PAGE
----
Original Publication: Newsweek, April 25, 1976
Sarah is an international movie star who is a goddess to men and a mother figure to young actresses. She shelters and loves the actresses and also comforts a variety of the men – a pious young intellectual, a nonverbal German writer and an effeminate biologist who has been her close companion for sixteen years. Sarah is the heroine of a new French movie, “Lumière,” and her story sounds suspiciously like that of the actress who plays her and who also happened to write and direct the film – Jeanne Moreau. “Lumière” opened in France a few weeks ago to rave reviews from the French cities and has become an instant hit on the Champs-Elysées. After a long career as one of the world’s most magnetic screen personalities, the seductive Moreau, now 48, is tackling a new role behind the lens. As a director, she has joined a small but growing number of French women who have taken to directing their own films.
The French women directors, who number about a dozen and range in age from 62-year-old Marguerite Duras to 26-year-old newcomer Chatal Akerman, disagree about whether their films display a female sensibility. Nonetheless, their films all focus on women, their emotions and their relationships. Moreau’s is the first box-office success. In “Lumière,” Sara and three younger actresses are much closer to each other than they are to the men they sleep with. The point, says Moreau, is that women are freer to tell their feelings to each other than men are.
“Can you imagine two men talking together like the women in my film?” sha asks. “You show that on the screen and people will say, ‘My God, they’re homosexuals’.”
Indecent: Moreau first wanted to become a director ten years ago when she was making a movie with Orson Wells. “The only difficulties I had in making the film were in myself,” she says, dragging on a cigarette. “They were a result of my upbringing and education. Women my age were not taught that the world was open to them.” Finally, three years ago, Moreau began taking notes on the film world around her. “It was as if I was doing something forbidden,” she recalls. “It seemed indecent to express myself in writing.” Now she’s hoping to show “Lumière” at the Cannes Film Festival in May, attract an American distributor – and direct another film.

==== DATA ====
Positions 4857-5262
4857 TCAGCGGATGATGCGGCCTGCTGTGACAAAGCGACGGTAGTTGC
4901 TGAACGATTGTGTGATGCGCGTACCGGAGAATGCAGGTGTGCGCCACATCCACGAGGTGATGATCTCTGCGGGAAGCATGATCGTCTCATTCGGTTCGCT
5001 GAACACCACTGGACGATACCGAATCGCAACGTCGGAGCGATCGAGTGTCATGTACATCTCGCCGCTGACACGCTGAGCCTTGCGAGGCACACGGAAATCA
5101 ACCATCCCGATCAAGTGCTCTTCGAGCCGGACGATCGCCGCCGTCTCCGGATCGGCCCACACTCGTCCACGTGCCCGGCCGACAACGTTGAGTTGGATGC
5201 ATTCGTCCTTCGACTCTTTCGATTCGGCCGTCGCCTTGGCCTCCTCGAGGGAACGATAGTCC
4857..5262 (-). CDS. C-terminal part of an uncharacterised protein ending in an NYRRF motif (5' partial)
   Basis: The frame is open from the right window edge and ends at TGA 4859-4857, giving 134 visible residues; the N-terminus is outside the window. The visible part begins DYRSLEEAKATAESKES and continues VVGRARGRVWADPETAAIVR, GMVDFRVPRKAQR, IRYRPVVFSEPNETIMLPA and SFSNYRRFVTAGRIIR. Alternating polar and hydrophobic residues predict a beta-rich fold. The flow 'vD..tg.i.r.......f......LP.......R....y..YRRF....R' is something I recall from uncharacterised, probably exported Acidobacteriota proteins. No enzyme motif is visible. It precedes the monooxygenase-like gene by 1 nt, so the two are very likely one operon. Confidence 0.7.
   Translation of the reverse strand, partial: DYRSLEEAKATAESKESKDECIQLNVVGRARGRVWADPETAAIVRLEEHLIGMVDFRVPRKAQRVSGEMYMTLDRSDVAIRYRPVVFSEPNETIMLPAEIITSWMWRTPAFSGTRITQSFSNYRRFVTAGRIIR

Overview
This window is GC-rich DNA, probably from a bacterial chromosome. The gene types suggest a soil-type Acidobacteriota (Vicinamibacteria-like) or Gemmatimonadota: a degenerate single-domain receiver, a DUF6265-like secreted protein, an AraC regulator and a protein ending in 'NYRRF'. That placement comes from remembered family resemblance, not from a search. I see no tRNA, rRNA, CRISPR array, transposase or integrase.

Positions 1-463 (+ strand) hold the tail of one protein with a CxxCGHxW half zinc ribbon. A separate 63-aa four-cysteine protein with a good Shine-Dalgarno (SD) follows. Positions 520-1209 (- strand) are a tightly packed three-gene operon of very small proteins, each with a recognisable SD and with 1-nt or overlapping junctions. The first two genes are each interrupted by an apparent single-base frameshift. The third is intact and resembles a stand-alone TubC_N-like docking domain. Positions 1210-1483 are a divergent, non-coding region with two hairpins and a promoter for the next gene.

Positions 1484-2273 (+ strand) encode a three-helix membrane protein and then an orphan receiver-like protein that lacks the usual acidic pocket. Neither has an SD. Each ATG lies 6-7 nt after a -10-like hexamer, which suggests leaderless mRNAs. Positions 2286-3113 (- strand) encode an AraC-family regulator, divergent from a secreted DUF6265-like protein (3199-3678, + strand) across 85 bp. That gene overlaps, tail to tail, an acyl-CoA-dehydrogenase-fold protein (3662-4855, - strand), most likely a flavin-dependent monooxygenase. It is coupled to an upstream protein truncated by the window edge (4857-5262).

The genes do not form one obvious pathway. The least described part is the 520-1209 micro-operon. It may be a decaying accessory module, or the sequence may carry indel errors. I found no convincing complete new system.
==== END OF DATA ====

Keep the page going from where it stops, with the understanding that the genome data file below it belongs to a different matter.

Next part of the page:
Moreau denies that her heroine, Sarah, is based on herself. (The actor who plays the biologist, the only permanent fixture in Sarah’s life, bears a striking resemblance to designer Pierre Cardin, with whom Moreau has had a long romantic relationship.) “Some of the characters are a mixture of people who have been important to me,” she shrugs.
When Jeanne Moreau discusses the meaning of her film, however, she almost gives herself away: “I am interested in the relationships and difficulties of reconciling ambitions – if you want to be an artist – with the needs of love.” It sounds like the dilemma of brilliant femmes fatales throughout the ages – including La Moreau.
This article is typed from the original material. Please excuse any errors that have escaped final proofreading.